We know from last month’s 3D printing show in London, that 3D printers are capable of printing almost anything. From small gifts to film sets, and spare keys to human body parts, 3D printing is possibly the most versatile invention since the production-line, there’s not much it can’t do. In fact, the only thing standing in the way of 3D printing taking over the world is the limits of our imagination. So when thinking about the possibilities of 3D printing, as one often does, I began to think about the future role of the 3D printer in the workplace. No, I wasn’t thinking about industry-specific jobs such as printing props for a film or creating miniature cityscapes for museums, I imagined an all-round purpose of the 3D printer for the everyday office. This purpose is a replacement for the stationary cupboard!
How could this idea work?
What happens when your stationary cupboard starts to run low on supplies? You would usually order more stock in from your supplier. Maybe it’s all from one supplier, maybe you have to use different suppliers for different stationary items. But what if you could just make a new stapler? Or a pen? Or a ruler? Wouldn’t it be so much easier?
Imagine a future-office where you keep an abundance of materials rather than an excess of stationary that you don’t need? Because it’s always the things you never need that end up clogging up the cabinet, the things you always run out of always need to be reordered. With a 3D printer printing stationary, you’re effectively saving time, money and the environment.
As with all aspects of 3D printing, the mastery lies not in the machine, but in the materials used. Having flexible, multipurpose materials means that a ‘one-size-fits-all’ attitude can be used, saving money on things we don’t need. You can mould pens, rulers, staplers and pretty much anything out of plastic, so why not keep stores of it and only use what we need? The days of inaccurate orders are long gone, and we can give a whole new meaning to the phrase, ‘supply and demand’!
Printers have been using everything from plastic to chocolate to 3D print, and there really is no limit on what can be printed. I think an optimistic – but realistic – prediction is that everyone will one day have a ‘stock’ of different materials that they keep next their 3D printer, only needing to download files whenever they need to print anything.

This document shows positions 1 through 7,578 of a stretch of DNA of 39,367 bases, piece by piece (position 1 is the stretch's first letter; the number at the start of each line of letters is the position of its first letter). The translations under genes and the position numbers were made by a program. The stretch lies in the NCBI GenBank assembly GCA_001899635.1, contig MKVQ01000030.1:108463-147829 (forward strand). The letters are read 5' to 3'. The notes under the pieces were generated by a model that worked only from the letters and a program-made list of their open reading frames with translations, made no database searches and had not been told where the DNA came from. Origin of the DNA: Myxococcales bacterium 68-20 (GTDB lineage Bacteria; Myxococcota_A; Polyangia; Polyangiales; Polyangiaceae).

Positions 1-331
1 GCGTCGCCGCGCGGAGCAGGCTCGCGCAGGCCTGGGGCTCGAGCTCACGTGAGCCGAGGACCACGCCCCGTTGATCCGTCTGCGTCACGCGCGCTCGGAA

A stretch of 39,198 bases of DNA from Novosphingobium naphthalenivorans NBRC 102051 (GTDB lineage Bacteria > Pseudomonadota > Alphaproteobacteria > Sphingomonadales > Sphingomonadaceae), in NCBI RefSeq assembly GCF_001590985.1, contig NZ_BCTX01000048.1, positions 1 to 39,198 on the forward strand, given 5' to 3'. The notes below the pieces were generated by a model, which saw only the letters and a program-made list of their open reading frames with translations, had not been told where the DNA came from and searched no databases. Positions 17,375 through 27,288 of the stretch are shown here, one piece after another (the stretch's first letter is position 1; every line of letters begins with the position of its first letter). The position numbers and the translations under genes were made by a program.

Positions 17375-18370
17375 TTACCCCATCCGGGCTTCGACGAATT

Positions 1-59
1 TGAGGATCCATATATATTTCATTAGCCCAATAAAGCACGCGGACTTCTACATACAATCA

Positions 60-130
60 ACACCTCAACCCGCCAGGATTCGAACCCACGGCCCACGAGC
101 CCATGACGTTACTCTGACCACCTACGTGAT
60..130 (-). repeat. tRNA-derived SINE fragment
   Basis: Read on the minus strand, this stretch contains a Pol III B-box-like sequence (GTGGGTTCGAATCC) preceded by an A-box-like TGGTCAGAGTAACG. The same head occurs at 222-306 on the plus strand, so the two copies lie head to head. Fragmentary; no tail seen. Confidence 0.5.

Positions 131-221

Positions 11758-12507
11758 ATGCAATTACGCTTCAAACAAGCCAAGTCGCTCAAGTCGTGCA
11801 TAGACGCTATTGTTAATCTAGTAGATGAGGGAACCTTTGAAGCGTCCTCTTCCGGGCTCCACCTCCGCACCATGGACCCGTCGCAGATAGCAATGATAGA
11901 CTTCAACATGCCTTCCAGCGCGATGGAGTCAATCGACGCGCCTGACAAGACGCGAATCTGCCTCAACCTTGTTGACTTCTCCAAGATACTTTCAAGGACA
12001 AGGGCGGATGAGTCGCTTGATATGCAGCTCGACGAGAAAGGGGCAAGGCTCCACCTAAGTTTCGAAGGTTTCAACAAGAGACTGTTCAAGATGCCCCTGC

Are we likely to see it anytime soon?
Possibly, with the instantly-evolving culture surrounding 3D printing nowadays, it seems as though anything is possible. It’s only a matter of time before the design files are created, all it needs is a little investment and we could suddenly see these ‘Stationary Cupboards’ pop up in offices all over the world. With the way 3D printing technology works, we could be integrating mobile technology to send stationary ‘prints’ to printers worldwide. Imagine before boarding a flight in Berlin back to your offices in London, you remember that supplies are running low, so you simply send a message to your machine to start the printing process, in time for when you get back. As I said earlier: the possibilities are endless…
Say goodbye to Staplers, and the rest…
The question on everyone’s lips is the same when talking about the innovations that 3D printing is making, and that’s: ‘So what does this mean for ‘X’ ’? The fear of 3D printing ruining everything and putting shops out of business is not uncommon, and I did talk about that a little recently here. But I don’t think it’s a major concern, as with all things, the technology first has to be developed, then sold, then trusted, and so many things can go wrong along the way.
For now, I think the future of 3D printing is still as ‘up in the air’ as it always was, and although our imaginations are running wild and even more and more things are being developed from it, ultimately a big push is needed to drive 3D printing from the realms of industry specific arenas and into the mass market and to truly integrate it into everyday life. But watch this space, this is a warning that we could soon be saying goodbye to our staplers!